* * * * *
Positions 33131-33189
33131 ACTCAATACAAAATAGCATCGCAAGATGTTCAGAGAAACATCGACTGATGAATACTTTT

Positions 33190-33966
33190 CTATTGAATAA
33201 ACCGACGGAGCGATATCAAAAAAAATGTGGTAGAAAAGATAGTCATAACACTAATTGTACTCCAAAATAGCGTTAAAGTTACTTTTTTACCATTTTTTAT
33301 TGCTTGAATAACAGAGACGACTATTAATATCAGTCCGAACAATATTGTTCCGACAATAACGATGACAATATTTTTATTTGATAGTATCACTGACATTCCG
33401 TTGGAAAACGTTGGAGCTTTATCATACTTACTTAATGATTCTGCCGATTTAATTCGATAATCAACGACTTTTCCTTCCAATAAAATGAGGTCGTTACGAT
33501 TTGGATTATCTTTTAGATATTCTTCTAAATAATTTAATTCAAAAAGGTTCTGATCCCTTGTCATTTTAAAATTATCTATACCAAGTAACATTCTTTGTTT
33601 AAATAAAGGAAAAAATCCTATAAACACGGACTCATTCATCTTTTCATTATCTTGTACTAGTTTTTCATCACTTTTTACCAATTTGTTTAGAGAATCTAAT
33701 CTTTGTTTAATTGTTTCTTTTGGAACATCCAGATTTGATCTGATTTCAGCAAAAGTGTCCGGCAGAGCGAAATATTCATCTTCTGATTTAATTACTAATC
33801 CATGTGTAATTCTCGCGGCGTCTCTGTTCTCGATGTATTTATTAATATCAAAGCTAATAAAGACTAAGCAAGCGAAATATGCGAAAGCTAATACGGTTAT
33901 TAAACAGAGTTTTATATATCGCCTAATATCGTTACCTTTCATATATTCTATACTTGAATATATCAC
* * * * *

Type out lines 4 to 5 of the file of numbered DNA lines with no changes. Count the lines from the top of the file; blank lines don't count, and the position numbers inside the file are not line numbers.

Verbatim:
33190 CTATTGAATAA
33201 ACCGACGGAGCGATATCAAAAAAAATGTGGTAGAAAAGATAGTCATAACACTAATTGTACTCCAAAATAGCGTTAAAGTTACTTTTTTACCATTTTTTAT